Anatomy of broken marriages and increasing number of divorces

Write Comment     |     E-Mail To a Friend     |     Facebook     |     Twitter     |     Print
Dr. Eugene DSouza, Moodubelle
Bellevision Media Network


According to a report published recently in one of the reputed national news papers, divorce cases have increased to a whopping 86 percent within the last ten years in the megacity of Mumbai. This indeed an alarming statistics that threatens the very foundation of the ‘sacred bond’ of marriage and weakens the fabric of the institution of family.


A lesson in the subject of sociology mentions that family is the most important primary group in society. As marriage is the very basis of the family, both marriage and family have been considered as the two important social institutions. Since ancient times marriage as been regarded as not only as sacrament but also as sacrosanct. Through the bond of marriage two individuals would enter into a relationship which would be perpetual till death does them apart. Marriage not only acted as the foundation of the family, but also ensured security with relevant checks and balances. 


Though marriages have had a stamp of permanency since ancient times, it did not mean that there were no instances of divorce in India. It did exist, but was resorted to only in extreme cases such as unbearable cruelty, desertion, mental illness, impotence or infertility and infidelity. In most of such cases too, though it was the women who suffered the most, due to  family and societal pressures and economic reasons women and in certain cases men too suffered quietly and apparently continued their marital bond though mentally and emotionally they were ‘divorced’  from each other.


However, with changing times and new challenges the institutions of marriage and family are under great stress and have been undergoing a new kind of transition. With increasing opportunities for young men and women to get the education of their choice, emphasis on gender equality, better job opportunities, increasing economic independence, changing roles of husbands and wives, changing attitude towards sex and pressure of career building, especially in megacities such as Mumbai, instances of divorces have been progressively on the increase especially during the last ten years.



According to a study of the working of family courts in urban India, in 1995 as many as 2055 couples filed for divorce in Mumbai. The number registered an upward swing in the successive years and in  2002, the number went up to 2,805 and in 2004 it was 3400. With the passage of time as  the stigma around divorce dissolves steadily and a divorced daughter was no longer looked down upon by the parents,  an increasing number of couples in the city have been choosing to end their marriage, sometimes soon after exchanging their wedding vows. Between 2009 and 2010, the number of divorces in Mumbai rose from 4,624 to 5,245.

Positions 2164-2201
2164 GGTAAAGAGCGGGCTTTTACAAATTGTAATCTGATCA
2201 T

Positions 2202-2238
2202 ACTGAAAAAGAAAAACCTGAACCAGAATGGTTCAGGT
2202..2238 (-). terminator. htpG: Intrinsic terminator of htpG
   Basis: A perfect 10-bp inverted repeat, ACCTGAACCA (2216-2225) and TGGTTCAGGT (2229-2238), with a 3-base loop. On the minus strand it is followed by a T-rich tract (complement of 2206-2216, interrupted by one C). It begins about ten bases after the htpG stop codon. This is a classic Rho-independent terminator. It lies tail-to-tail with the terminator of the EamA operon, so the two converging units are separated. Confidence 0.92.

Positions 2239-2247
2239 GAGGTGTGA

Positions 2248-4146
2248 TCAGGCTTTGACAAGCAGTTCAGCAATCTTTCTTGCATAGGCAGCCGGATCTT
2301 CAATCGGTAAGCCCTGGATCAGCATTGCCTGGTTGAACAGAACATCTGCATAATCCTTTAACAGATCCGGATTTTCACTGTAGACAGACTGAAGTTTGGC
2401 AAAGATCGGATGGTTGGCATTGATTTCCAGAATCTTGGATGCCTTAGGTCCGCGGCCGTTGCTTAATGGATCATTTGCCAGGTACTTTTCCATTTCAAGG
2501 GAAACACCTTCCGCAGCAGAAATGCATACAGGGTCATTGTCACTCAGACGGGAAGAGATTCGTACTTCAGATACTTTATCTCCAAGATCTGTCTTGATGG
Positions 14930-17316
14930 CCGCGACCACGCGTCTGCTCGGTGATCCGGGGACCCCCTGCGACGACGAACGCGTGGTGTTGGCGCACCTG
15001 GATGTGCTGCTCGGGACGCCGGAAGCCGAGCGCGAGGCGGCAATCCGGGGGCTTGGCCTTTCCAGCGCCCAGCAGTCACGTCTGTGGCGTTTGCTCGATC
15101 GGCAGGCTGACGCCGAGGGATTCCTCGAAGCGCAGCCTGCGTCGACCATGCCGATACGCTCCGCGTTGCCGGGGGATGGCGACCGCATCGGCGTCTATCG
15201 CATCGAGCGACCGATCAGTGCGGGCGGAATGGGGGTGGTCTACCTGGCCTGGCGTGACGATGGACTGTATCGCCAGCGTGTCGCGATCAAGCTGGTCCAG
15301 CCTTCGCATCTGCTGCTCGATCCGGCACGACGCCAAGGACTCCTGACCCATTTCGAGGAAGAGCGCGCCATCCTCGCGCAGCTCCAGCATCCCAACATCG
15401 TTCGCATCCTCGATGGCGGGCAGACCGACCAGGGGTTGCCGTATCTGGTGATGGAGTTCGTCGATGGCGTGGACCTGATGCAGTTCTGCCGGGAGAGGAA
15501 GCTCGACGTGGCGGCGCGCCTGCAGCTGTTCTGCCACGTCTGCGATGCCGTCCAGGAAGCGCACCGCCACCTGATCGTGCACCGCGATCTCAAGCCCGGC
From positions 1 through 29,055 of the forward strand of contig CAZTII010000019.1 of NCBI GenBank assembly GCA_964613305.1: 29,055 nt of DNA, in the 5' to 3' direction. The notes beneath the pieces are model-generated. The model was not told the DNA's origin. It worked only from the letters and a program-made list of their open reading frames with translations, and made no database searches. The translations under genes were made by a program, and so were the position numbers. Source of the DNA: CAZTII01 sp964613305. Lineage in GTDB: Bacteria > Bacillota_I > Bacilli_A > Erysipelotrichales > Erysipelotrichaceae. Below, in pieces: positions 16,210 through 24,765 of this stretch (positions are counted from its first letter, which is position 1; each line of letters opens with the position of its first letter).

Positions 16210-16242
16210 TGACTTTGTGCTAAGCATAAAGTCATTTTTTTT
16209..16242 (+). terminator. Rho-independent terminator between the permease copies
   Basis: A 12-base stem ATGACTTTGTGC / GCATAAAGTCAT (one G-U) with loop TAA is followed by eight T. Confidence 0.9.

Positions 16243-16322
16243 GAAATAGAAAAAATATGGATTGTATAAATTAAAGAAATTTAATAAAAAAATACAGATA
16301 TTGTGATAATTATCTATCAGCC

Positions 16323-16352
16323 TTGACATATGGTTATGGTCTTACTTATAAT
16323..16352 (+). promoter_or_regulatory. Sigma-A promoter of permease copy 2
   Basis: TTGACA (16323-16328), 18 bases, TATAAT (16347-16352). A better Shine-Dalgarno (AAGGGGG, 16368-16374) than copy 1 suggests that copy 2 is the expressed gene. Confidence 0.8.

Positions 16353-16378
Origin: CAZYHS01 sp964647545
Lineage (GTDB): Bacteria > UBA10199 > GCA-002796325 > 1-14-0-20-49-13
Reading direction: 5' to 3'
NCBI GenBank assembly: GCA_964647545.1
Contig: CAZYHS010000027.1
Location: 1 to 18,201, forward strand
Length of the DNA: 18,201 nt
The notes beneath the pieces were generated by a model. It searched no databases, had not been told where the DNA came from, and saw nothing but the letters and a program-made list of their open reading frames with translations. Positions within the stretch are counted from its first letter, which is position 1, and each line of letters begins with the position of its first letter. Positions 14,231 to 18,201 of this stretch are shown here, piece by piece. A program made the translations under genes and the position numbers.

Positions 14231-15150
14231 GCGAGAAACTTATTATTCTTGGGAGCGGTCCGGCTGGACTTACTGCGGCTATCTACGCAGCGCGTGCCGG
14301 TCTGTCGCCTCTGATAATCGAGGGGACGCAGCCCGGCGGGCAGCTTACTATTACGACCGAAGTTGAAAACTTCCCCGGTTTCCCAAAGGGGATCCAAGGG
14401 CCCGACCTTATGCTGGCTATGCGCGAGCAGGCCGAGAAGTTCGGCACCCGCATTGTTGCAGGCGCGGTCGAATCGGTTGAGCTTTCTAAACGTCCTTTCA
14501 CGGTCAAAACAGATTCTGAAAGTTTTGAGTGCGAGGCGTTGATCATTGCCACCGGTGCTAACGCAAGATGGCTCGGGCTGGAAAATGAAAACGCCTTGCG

With the increasing number of divorces over the years, the reasons for breakdown of marriages have been assuming new dimensions. Incompatibility between the couple has been an often cited cause of disharmony and conflict in marriage. Such problems have been common among a number of  couples.   However, with many other allied reasons, the limit of tolerance and understanding has gradually slipped down whereas the sense of independence and egos of individuals has climbed up remarkably.


There are ample instances of young couples marrying impulsively and separating at the earliest when they find that they have had entered into a ‘bad’ marriage alliance which would bring them more misery and trouble if they continued living together  for the fear  of family or social pressure.  It has been found that more young people have been filing for divorce, some in the first year of their marriage. Most of these divorces are mutual consent petitions. According to one estimate, the amicable separation within the first year of marriage has increased by 30 per cent since 2000. Contrary to what prevailed earlier, more women are initiating divorce proceedings.


Divorce is no longer a taboo and a divorced daughter is not unwelcome in her parents’ home even in small towns. Social trends originating in metros slowly percolate down to smaller towns and from there to villages. In the new socio-economic environment, women in small towns do not feel shy of walking out of marriage.



In modern times, divorce has been viewed more as a corrective mechanism and a means to carry on in life rather than being condemned to live a life of misery and suffering in an incompatible marriage. The success or failure of marriage depends entirely on two individuals entering into the bond. 


According to psychiatrists, financial independence, multiplicity of relationships and ample career opportunities are some of the reasons that prompt unhappy couples to end their marriages.